So in conclusion... on August 28, 2042... ask me how it went. :)

Monday, August 6, 2012

Who holds their history?

Those of us who come from a home where the same people; whether it was our parents, grandparents, or aunts and uncles, have raised us from birth... we have absolutely no concept of what it is like to look back on our own life history riddled with holes and gaps that leave one guessing about who they truly are. This is simply one problem that comes from being raised in the system.

My family (especially my mom) likes to laugh about how I remember things. The memories I have from when I was a kid are very real, but my mom swears up and down that things just didn't happen that way. I still think I'm right, but I guess a stalemate is always awarded in favor of the oldest, right? ;)  However, imagine that you were born and lived with your birth mother and older brother for a while, then you were taken out of your mom's home and placed into foster care. Your mom is no longer the keeper of your memories. And you were only a baby... you can't remember what you looked like, the experiences you had... and what about your health history?? After finally being reunited with mom, you were again taken away and put back into care. Only this time, you stayed in the system for well over a year, living in four different homes within that time period. Each family that cared for you has a piece of your puzzle, but actually being able to gather that information later is, for the most part, impossible.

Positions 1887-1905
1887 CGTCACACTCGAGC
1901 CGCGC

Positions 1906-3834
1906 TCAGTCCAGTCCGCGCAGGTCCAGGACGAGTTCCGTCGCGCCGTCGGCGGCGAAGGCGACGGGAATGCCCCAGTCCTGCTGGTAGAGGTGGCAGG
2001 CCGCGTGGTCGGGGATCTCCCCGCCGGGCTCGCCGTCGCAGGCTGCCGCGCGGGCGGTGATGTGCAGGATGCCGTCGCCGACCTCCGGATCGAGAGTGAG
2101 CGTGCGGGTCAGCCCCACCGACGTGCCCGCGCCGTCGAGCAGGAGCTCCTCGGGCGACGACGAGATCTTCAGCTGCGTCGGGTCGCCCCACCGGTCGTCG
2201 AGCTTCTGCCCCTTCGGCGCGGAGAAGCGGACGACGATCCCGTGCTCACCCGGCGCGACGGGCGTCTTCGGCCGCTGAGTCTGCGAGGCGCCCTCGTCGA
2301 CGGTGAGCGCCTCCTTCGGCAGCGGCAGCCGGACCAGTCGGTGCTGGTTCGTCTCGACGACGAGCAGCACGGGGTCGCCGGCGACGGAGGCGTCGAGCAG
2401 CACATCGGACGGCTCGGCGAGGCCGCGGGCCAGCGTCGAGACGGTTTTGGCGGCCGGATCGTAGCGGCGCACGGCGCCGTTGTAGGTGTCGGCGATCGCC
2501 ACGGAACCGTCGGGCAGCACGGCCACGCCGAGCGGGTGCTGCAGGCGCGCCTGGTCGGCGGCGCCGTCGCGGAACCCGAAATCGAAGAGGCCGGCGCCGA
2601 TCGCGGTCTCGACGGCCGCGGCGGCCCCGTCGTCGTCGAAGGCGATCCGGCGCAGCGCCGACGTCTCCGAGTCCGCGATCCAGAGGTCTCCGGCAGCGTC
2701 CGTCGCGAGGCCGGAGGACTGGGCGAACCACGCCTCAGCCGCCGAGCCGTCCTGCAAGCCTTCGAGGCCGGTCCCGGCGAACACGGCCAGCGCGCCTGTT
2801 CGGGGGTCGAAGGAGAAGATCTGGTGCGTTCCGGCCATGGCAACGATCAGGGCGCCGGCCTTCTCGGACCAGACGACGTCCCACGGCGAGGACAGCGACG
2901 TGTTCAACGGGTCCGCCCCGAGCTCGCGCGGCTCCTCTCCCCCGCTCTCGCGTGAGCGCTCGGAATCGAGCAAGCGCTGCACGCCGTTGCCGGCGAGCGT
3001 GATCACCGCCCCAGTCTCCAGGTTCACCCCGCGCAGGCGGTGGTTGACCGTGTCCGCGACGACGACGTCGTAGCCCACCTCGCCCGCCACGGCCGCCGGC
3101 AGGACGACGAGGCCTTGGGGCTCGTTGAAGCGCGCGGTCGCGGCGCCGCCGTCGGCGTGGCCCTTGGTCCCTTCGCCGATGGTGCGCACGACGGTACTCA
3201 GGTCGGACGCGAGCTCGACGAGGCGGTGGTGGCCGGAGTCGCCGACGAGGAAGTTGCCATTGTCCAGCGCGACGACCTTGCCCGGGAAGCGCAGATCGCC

Just the thought of this impossible chore makes my stomach turn into knots. I had an experience today that made me truly appreciate having a mom and dad who are keepers of my history, and made me mourn for those who are not able to say the same. I sat in a doctor's office today filling out a form for my little man. The majority of the questions were pertaining to the here and now, which I can easily fill out. I came to a page that stumped me, though... Every question was about the child before the age of 3. Well, I can't answer those questions, for I was not there. I am quite blessed in this situation to be able to call bio-mom and ask her the questions, for which she was able to answer most. What about the ones who can't do that? What will happen when I am caring for a child who is in their fifth foster home at the age of three? Who will answer the questions then?

My heart breaks for these children who, not only are having the "present day" of all that is familiar ripped away from them, but in the process, they are also losing their history.

Saturday, August 4, 2012

Love me some Lifeline!!